To that end, I made three reading goals for myself:
- Read awesome stuff.
- Ignore books that fail to meet my standard of awesome.
- WALLOW IN AWESOME
While the second point gave me some trouble here and there, I stuck to #1 and #3 pretty durned closely. I read heaps and heaps of awesome books--enough that I feel confident in declaring 2013 as my BEST READING YEAR EVAR, capslock 100% necessary.
To put things in perspective: in a typical year, I might read two or three 5-star books1 and an assortment of 4.5ers; enough to round out a Top 5 or, occasionally, expand the list to to a Top 6 or Top 7.
In 2013, I read ten 5-star books and nine 4.5ers. I also had five 5-star rereads and two 4.5-star rereads.
Dear 2013: you were awesome.2
The Runners Up
I usually make a Long List in mid December and let that stand as a Runners Up list of sorts, but any Long List I compiled for 2013 would be very long indeed. Instead, I thought I'd highlight the amazing 4.5ers of 2013. In the order I read them, they are:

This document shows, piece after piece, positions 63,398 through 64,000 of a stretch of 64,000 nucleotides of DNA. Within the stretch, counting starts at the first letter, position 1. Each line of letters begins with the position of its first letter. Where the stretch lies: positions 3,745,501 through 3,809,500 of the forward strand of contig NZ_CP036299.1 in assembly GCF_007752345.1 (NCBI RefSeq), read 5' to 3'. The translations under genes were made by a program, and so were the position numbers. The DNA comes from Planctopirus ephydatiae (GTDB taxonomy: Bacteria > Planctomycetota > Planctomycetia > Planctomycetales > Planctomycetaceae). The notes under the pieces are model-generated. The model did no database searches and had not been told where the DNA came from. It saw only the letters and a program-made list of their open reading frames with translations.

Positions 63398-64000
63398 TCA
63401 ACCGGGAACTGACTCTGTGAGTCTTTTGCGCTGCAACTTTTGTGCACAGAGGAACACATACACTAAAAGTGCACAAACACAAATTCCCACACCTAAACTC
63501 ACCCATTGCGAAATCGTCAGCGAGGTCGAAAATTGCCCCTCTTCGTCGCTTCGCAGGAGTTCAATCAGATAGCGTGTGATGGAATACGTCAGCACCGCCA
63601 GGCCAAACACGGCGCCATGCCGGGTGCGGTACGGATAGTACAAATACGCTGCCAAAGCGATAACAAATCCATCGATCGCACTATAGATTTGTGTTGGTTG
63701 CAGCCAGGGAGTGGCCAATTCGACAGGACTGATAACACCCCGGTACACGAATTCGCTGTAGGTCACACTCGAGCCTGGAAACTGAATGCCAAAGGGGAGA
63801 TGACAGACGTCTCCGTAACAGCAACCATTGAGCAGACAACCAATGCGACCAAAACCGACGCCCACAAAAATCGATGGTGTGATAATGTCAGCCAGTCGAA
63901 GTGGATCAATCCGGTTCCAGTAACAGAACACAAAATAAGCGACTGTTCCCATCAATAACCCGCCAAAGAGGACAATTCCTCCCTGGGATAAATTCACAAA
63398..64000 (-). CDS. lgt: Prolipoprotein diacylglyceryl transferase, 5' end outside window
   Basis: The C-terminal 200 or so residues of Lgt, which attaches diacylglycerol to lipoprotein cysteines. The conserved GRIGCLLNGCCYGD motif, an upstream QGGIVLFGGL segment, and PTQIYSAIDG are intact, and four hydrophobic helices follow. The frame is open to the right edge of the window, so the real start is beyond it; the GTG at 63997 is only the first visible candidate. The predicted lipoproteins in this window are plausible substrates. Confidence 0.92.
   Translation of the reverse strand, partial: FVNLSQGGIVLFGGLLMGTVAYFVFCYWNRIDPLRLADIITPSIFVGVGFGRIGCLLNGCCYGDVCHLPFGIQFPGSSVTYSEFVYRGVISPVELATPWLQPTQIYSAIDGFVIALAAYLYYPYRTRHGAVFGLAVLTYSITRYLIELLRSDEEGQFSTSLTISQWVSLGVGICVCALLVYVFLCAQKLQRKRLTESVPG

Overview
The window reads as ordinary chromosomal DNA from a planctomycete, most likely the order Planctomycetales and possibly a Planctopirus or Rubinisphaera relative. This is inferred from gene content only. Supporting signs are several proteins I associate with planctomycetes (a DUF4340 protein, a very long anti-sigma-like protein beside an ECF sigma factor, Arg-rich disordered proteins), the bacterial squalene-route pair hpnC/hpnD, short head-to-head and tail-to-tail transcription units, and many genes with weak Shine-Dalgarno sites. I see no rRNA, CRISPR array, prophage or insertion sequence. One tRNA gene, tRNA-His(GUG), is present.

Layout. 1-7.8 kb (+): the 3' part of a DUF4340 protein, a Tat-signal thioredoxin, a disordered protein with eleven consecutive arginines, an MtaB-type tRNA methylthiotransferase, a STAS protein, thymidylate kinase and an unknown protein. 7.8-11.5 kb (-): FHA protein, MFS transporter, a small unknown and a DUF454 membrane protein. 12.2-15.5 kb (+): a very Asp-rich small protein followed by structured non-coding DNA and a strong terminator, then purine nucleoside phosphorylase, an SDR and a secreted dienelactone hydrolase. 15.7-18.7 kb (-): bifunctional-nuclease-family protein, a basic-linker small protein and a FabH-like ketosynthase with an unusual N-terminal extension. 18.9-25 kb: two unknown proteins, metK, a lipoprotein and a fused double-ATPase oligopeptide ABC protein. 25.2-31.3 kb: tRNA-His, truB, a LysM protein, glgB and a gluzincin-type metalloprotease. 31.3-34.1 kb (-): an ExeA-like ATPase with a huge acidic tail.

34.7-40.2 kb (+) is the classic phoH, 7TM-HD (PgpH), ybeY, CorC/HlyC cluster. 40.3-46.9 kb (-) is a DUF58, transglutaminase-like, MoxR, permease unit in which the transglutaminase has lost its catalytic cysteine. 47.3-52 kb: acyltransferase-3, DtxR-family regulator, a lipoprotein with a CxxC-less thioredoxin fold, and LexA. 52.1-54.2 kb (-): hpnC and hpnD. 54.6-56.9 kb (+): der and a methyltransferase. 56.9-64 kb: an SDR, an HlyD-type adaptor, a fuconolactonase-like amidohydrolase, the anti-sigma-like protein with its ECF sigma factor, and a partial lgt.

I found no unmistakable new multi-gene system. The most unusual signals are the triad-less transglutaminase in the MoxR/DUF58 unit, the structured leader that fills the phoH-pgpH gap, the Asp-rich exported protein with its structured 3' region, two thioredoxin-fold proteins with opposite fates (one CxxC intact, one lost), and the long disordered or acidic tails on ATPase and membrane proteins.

THE DIVINERS by Libba Bray – YA historical fantasy set in 1920s New York
THE NIGHT CIRCUS by Erin Morganstern – historical fantasy centred on a magical circus
BEST SERVED COLD by Joe Abercrombie – secondary world revenge fantasy with mercenaries3
THE REPUBLIC OF THIEVES by Scott Lynch – secondary world fantasy with thievery and the theatre and all that good stuff
THE FOLDING KNIFE by K.J. Parker – secondary world economics-focused fantasy
THE ANGEL by Tiffany Reisz – erotica/religious fiction with a glorious amount of BDSM
THE NOTHINGNESS OF BEN by Brad Boney – contemporary romance between a lawyer and a mechanic
THE RAVEN BOYS by Maggie Stiefvater – YA contemporary fantasy with psychics, rich folks, and Welsh legends